County Executive Dooley Says St. Louis Post-Dispatch Political Cartoon of Him is Racist
With only a week to go, it's still hard to know whom voters will support on Election Day. Can County Executive Charlie Dooley mobilize the base that's supported him for a decade and keep his seat? Or will challenger Steve Stenger, chairman of the county council, win enough voters to his side with his message that "ten years is long enough"?
The St. Louis Post-Dispatch tried to help its readers answer that question this weekend by endorsing Stenger, an unsurprising move after years of editorial critiques of Dooley's cronyism and bungled political projects.
But it wasn't the endorsement that riled Dooley. It was the political cartoon, in which a smiling Dooley in a blue, pin-striped suit paints over the "here" on his "The buck stops here" desk plate, which now reads, "The buck stops."
Dooley's campaign says the cartoon is a callous, racist and proof that the paper's editorial board has always been out of touch with black readers, especially black leaders like Dooley.
"The editorial cartoon that appeared with their endorsement is perhaps one of the most insulting and racist works we have seen; for the publishers of this paper not to realize the potential insult of this cartoon is unimaginable," says Linda Goldstein, Dooley's campaign spokeswoman. "We are outraged and embarrassed."
Goldstein says the cartoon refers to "Buck," the archetypical caricature from minstrel shows of the mid-1800s that portrays a black man as untrustworthy and menacing, especially to white women. The Buck character played alongside other stereotypical roles, such as the Mammy, the all-knowing and strict maternal figure, and Uncle Tom, the good-hearted, religious, sober, non-threatening black man.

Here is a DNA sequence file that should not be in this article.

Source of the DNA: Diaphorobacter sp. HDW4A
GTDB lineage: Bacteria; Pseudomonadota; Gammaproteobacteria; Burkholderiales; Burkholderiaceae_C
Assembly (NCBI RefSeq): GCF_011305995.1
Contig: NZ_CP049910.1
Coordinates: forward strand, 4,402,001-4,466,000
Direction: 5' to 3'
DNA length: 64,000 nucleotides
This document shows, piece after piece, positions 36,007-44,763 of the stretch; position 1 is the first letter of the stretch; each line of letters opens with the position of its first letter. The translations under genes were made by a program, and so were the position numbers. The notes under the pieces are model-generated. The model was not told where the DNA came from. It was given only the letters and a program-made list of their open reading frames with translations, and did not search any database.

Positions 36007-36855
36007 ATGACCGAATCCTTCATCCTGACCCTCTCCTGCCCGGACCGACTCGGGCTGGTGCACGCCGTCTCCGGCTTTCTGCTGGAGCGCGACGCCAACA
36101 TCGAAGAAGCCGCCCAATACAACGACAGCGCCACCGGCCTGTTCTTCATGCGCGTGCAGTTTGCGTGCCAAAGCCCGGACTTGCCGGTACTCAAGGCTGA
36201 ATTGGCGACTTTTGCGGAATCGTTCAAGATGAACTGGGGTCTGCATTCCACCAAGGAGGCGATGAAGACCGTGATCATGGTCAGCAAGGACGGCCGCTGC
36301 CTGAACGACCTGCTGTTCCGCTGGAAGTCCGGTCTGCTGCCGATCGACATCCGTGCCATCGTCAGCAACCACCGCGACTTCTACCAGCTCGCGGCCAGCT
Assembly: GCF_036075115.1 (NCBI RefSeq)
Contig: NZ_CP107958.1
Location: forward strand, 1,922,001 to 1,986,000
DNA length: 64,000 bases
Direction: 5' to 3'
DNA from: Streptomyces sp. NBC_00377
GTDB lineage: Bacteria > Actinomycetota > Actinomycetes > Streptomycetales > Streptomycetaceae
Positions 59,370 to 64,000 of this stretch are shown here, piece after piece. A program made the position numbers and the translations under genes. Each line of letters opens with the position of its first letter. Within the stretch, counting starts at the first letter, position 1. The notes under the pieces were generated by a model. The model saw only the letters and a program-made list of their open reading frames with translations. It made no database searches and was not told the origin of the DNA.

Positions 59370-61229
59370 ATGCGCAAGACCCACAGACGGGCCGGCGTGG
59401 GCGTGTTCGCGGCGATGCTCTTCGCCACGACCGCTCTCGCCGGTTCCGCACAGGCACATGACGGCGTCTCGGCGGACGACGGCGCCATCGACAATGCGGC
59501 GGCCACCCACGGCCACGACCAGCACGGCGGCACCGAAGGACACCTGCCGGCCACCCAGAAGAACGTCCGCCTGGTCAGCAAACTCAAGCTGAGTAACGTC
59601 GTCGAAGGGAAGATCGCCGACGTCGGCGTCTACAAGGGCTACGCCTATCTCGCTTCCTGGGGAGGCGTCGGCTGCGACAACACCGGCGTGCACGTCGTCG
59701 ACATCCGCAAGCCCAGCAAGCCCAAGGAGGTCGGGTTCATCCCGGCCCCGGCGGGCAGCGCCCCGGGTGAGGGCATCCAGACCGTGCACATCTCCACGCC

"Does that mean the Post editorial board and Stenger supporters are saving St. Louis County from a menacing black man? Is it an appeal to racist views of black incompetence and malfeasance?" Goldstien says. "The Post-Dispatch should know that such portrayals do not exist in either historical vacuum or outside the context of the tone of its own coverage of this race," Goldstein says.
"'The buck stops here' is the single most famous phrase in Missouri political history, used by former President Harry S Truman, who, by the way, integrated the armed forces," Messenger told The Missouri Times. "It is a simple measure of accountability, the ability of a leader to take responsibility for the actions of his or her administration. That's it, and that was the exact context in which it was used."
Stenger's supporters have their own theory for Dooley's sudden outrage: He needs a big turnout from St. Louis County's black community to win four more years in office. Singling out an endorsement as being racially motivated could be an effective ploy.
Goldstein says if the newspaper wanted to keep the cartoon without adding insulting racial implications, they should have drawn Stenger sitting at the desk.
"We understand the Harry Truman phrase and its meaning relative to accountability; this is not that," Goldstien says. "St. Louis County cannot be a welcoming community and build on diversity when its daily newspaper is so blatantly callous about its portrayal of African Americans in leadership."